The decision by Sen. John D. Rockefeller IV, West Virginia Democrat, not to seek another term in the Senate is the first dent in Democrats’ chances of hanging onto power in the upper chamber in 2014 — and emblematic of the challenges the party faces in protecting seats they hold in red states.
Calling it quits after nearly 30 years in the Senate, Mr. Rockefeller said it was the “right moment for me to find new ways to fight for the causes I believe in and to spend more time with my incredible family.”
But the 75-year-old also faced a potentially difficult re-election battle, putting him in a similar position to another half dozen or so red state Democrats who will be running in what is likely to be a much tougher midterm political environment — with no President Obama atop the ticket.
“You are going to see a lot of the Senate seats in the 2014 elections that are held by Democrats that come from rather red states, and the Republicans see those as a real opportunity for pickups,” said R. Scott Crichlow, a University of West Virginia political science professor.
In 2014, there are 35 Senate seats up for grabs — including the seats left vacant by the death of Sen. Daniel K. Inouye, Hawaii Democrat, and the resignation of Sen. Jim DeMint, South Carolina Republican, who stepped down to head the conservative Heritage Foundation. Democrats will be defending 21 of them, and Republicans will be defending 14.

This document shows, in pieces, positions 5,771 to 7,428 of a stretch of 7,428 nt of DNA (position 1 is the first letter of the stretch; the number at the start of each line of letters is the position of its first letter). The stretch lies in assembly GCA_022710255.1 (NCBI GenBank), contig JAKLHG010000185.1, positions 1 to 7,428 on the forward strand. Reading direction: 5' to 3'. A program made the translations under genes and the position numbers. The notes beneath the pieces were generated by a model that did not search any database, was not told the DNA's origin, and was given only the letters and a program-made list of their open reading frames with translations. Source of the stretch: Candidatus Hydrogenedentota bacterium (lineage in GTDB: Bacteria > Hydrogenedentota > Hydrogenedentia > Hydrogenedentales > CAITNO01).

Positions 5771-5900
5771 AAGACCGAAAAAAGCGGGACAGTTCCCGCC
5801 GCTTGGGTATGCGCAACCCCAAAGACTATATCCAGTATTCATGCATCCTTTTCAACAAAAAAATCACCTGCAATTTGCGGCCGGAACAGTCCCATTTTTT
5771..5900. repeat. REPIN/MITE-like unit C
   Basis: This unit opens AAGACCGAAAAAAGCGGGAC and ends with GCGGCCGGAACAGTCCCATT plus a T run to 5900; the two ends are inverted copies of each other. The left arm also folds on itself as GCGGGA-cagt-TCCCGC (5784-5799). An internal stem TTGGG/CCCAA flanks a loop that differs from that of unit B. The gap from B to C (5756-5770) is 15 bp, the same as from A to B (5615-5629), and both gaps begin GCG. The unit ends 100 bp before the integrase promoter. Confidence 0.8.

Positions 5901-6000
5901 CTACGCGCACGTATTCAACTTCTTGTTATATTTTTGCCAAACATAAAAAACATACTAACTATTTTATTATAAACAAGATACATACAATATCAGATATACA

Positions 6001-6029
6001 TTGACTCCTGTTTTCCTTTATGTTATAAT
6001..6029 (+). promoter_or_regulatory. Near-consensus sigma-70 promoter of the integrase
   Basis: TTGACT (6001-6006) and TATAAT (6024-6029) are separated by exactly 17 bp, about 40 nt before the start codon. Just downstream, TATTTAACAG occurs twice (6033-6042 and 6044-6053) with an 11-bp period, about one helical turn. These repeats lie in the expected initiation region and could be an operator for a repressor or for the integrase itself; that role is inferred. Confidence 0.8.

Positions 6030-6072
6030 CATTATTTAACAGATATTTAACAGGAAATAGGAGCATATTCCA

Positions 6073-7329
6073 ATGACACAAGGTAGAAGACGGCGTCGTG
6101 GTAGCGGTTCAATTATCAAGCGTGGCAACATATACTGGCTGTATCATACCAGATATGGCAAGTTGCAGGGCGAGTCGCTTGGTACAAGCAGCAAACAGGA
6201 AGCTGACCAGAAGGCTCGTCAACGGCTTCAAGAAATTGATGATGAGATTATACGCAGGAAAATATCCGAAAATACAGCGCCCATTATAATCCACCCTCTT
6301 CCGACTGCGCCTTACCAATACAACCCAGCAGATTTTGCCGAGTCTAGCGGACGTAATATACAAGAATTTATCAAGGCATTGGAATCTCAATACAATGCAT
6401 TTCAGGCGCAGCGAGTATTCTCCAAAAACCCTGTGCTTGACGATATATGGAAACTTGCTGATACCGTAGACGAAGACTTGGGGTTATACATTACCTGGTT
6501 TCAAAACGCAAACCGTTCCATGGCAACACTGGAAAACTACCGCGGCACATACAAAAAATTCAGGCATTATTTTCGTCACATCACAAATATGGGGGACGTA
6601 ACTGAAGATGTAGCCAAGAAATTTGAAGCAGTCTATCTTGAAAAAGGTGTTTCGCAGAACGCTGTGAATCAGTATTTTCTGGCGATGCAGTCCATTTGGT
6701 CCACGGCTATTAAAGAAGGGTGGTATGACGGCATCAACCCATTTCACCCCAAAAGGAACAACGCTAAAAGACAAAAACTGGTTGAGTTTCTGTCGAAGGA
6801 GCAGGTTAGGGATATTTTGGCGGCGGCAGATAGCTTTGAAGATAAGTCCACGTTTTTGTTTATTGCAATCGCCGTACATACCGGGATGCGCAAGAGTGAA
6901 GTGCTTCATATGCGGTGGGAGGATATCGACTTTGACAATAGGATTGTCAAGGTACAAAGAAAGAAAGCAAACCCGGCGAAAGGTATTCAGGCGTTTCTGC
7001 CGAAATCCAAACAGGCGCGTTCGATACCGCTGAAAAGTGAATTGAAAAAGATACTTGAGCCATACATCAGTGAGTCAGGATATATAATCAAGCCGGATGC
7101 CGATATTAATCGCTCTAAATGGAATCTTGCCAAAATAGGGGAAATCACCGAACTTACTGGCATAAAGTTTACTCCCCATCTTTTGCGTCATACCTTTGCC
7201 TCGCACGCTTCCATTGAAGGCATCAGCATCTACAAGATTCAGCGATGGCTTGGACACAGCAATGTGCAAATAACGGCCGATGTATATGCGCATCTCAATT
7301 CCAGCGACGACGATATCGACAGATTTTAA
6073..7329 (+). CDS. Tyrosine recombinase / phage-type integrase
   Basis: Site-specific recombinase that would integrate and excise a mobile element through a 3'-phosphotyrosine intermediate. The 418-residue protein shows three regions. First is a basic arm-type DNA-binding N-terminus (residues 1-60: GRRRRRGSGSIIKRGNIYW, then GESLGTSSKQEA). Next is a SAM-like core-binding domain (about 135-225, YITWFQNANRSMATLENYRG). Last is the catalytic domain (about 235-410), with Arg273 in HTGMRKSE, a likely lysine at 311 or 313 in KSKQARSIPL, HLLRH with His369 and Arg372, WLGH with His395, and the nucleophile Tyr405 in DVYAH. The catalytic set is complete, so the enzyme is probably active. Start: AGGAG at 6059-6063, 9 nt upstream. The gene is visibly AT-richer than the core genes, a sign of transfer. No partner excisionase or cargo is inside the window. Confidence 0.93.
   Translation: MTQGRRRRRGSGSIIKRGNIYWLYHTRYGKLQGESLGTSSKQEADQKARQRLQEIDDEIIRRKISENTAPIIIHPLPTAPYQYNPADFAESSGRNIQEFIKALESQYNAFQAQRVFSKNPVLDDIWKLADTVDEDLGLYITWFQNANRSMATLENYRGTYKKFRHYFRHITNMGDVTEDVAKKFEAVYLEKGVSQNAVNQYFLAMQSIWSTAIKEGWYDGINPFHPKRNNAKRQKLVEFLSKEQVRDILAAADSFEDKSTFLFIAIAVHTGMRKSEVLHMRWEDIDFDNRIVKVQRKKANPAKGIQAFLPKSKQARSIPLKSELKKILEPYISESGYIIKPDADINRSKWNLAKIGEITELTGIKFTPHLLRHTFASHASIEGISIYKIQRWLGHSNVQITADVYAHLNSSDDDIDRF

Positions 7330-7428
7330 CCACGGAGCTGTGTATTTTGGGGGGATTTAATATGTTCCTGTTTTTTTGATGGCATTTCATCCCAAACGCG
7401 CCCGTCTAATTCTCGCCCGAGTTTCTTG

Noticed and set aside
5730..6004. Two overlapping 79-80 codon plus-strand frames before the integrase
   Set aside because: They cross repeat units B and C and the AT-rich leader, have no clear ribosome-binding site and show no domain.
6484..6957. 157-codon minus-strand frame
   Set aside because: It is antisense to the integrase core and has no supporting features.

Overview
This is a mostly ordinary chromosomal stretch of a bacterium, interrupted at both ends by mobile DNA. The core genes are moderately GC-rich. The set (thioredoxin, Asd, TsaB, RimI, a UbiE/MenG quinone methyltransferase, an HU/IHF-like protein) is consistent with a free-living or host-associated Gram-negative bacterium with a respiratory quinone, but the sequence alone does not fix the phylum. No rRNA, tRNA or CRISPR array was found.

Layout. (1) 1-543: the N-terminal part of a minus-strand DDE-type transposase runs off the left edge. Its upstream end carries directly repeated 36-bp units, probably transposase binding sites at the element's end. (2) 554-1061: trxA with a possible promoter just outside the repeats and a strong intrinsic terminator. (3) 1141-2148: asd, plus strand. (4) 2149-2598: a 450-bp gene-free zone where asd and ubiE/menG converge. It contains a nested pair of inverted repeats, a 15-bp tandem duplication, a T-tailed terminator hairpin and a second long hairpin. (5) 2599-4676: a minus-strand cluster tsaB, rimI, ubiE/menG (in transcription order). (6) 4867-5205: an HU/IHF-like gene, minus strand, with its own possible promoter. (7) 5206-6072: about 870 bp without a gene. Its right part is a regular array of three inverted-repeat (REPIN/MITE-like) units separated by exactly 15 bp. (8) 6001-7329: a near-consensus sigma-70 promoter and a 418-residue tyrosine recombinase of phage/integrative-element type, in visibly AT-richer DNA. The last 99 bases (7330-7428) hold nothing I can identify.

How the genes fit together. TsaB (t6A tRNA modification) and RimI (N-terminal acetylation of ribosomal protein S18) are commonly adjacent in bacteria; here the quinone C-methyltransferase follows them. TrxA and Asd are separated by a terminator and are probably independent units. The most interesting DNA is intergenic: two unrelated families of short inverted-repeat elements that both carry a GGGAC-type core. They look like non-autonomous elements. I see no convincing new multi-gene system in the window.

As it stands, Democrats hold a 55 to 45 seat edge — including two independents who caucus with the party — over Republicans in the Senate, where Democrats have called the shots since 2007.
The list of vulnerable Democrats includes Alaska’s Mark Begich, Arkansas’ Mark L. Pryor, Montana’s Max Baucus, South Dakota’s Tim Johnson, North Carolina’s Kay R. Hagan and Louisiana’s Mary L. Landrieu.
Meanwhile, in neighboring Louisiana, the Democratic Party, thanks in large part to the Hurricane Katrina-fueled mass exodus of black voters who have not returned to the state, is still trying to regain its footing.
“Sen. Landrieu certainly should not be considered a shoo-in,” said Brian J. Brox, a political science professor at Tulane University in New Orleans. “An incumbent is hard to beat, but the demographics trends are moving away from her.”
West Virginia has supported Republican presidential candidates each of the last four presidential elections. Republicans picked up 11 seats in the West Virginia House of Delegates in 2011, and Patrick Morrisey in November became the first member of the GOP to be elected attorney general since 1933.
“The West Virginia seat is a super-prime opportunity for Republicans in 2014,” said Larry J. Sabato, the head of the University of Virginia’s Center for Politics. “The state has essentially turned red, and the GOP has a superb candidate in Shelley Moore Capito, who has her father’s political genes.”
Mr. Crichlow said it would have been a tight race between Mrs. Capito and Mr. Rockefeller, and said that Mrs. Capito has to be “considered the favorite” because it is not clear who Democrats will put up against her.
“You have these two giant names in Democratic politics [in West Virginia] — one being Rockefeller and one being Manchin — and one of them is gone forever,” Mr. Crichlow said, alluding to the family of the state’s other senator, Joe Manchin III. “That is a big thing. It takes a long time in West Virginia to develop a name for yourself. So, when you lose someone at that level, it is going to be a blow to the party.”
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